Lovelace (The Dragon Can’t Dance, 1998, etc.) describes with wry sympathy people in his native Trinidad who dream big, often fail, but live to the full.
Thirteen stories introduce characters who often appear more than once as they try either to avoid or embrace changes in their lives. In the title piece, a tale of family love, narrator Travey recalls how his hair was cut short every third Sunday at his mother Pearl’s insistence by an itinerant barber, and how that embarrassing haircut was responsible for his own rite of passage, when the shy scholarly boy successfully fought a school bully who teased Travey about his hair. “The Fire Eater’s Journey,” “The Coward,” and “The Fire Eater’s Return” chart the bumpy course of Blues, a villager with little schooling and no trade skills but a tender heart, who dreams of taking his fire-eating and strongman show to England. Blues watches a black power rally and, affected by their talk of injustice, is tempted to join, but doesn’t; he tells a journalist friend that he’s frightened he might kill somebody. In the third story, the same journalist recounts lending Blues the money he said he needed to save his life, but the loan was not enough to prevent his gruesome end. In other notable tales: a middle-aged woman realizes how much she has sacrificed by serving the local community (“Call Me ‘Miss Ross’ for Now”); a man who sees “too much hell in Trinidad” tries and fails to immigrate to the US, but does so with class (“Joebell and America”); and a fearful woman’s husband realizes it’s better for his peace of mind to replace the bicycle pumps that thieves keep stealing than to succumb to fear like hers (“George and the Bicycle Pump”).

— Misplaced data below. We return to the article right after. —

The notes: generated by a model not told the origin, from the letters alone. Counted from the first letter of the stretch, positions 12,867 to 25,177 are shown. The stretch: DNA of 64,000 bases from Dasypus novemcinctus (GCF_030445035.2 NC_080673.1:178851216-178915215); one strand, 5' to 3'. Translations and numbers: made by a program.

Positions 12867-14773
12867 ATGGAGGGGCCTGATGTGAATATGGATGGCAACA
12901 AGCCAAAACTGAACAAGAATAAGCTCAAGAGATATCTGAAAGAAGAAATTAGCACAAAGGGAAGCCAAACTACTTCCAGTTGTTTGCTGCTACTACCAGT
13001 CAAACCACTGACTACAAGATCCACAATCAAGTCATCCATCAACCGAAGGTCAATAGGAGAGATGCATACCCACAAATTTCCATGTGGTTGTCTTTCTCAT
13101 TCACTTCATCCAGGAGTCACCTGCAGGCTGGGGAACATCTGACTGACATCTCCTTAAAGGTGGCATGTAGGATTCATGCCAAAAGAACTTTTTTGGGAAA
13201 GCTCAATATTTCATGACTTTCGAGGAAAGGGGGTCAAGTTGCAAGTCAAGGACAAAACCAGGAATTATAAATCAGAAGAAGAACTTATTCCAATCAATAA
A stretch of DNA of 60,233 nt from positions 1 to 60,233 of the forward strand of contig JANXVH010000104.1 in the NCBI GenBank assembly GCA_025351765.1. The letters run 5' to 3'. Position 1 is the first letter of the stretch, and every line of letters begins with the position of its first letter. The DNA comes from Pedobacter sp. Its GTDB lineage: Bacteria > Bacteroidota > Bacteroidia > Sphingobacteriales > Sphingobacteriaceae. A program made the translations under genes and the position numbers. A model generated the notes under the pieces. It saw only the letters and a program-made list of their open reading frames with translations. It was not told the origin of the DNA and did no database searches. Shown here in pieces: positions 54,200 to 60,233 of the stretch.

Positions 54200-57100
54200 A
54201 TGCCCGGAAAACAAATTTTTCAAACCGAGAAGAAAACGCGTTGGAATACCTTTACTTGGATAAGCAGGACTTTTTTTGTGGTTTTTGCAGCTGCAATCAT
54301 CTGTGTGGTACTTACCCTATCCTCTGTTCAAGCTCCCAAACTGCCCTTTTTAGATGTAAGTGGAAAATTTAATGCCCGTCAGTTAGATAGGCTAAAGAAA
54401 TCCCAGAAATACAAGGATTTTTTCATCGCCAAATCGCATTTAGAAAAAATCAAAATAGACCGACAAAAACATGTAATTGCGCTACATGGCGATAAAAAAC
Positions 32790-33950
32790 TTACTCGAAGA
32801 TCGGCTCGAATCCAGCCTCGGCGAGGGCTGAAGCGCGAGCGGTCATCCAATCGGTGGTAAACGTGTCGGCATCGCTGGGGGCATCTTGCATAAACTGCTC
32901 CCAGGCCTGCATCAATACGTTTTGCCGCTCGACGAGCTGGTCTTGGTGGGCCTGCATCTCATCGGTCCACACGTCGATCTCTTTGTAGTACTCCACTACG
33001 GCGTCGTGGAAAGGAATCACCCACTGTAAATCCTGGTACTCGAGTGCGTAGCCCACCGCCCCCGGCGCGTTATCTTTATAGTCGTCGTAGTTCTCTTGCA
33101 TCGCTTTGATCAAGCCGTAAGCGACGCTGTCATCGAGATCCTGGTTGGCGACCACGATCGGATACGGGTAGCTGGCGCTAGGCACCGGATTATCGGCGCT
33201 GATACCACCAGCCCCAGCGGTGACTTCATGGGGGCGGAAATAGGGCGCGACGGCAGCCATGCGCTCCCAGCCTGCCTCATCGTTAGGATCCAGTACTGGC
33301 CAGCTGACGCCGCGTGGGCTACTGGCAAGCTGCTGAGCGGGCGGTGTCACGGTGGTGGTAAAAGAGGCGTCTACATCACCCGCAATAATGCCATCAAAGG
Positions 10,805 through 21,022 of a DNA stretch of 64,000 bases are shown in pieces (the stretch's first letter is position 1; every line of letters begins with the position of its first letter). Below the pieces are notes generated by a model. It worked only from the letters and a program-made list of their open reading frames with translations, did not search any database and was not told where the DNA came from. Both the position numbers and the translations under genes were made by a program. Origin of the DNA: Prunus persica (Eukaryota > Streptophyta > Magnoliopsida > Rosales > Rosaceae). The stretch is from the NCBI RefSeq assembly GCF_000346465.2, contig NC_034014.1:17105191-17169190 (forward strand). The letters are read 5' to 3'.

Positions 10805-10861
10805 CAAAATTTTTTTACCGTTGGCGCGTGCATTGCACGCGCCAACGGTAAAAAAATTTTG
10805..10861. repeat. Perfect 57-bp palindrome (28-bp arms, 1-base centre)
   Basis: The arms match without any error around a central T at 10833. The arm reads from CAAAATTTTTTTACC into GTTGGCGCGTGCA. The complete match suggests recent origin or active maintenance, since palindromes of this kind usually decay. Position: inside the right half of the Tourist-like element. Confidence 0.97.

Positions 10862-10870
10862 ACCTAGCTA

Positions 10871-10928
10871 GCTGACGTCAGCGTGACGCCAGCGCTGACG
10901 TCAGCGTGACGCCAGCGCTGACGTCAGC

Quiet stories, filled with the vivid sounds and sights of village life, that resonate with empathy and perception.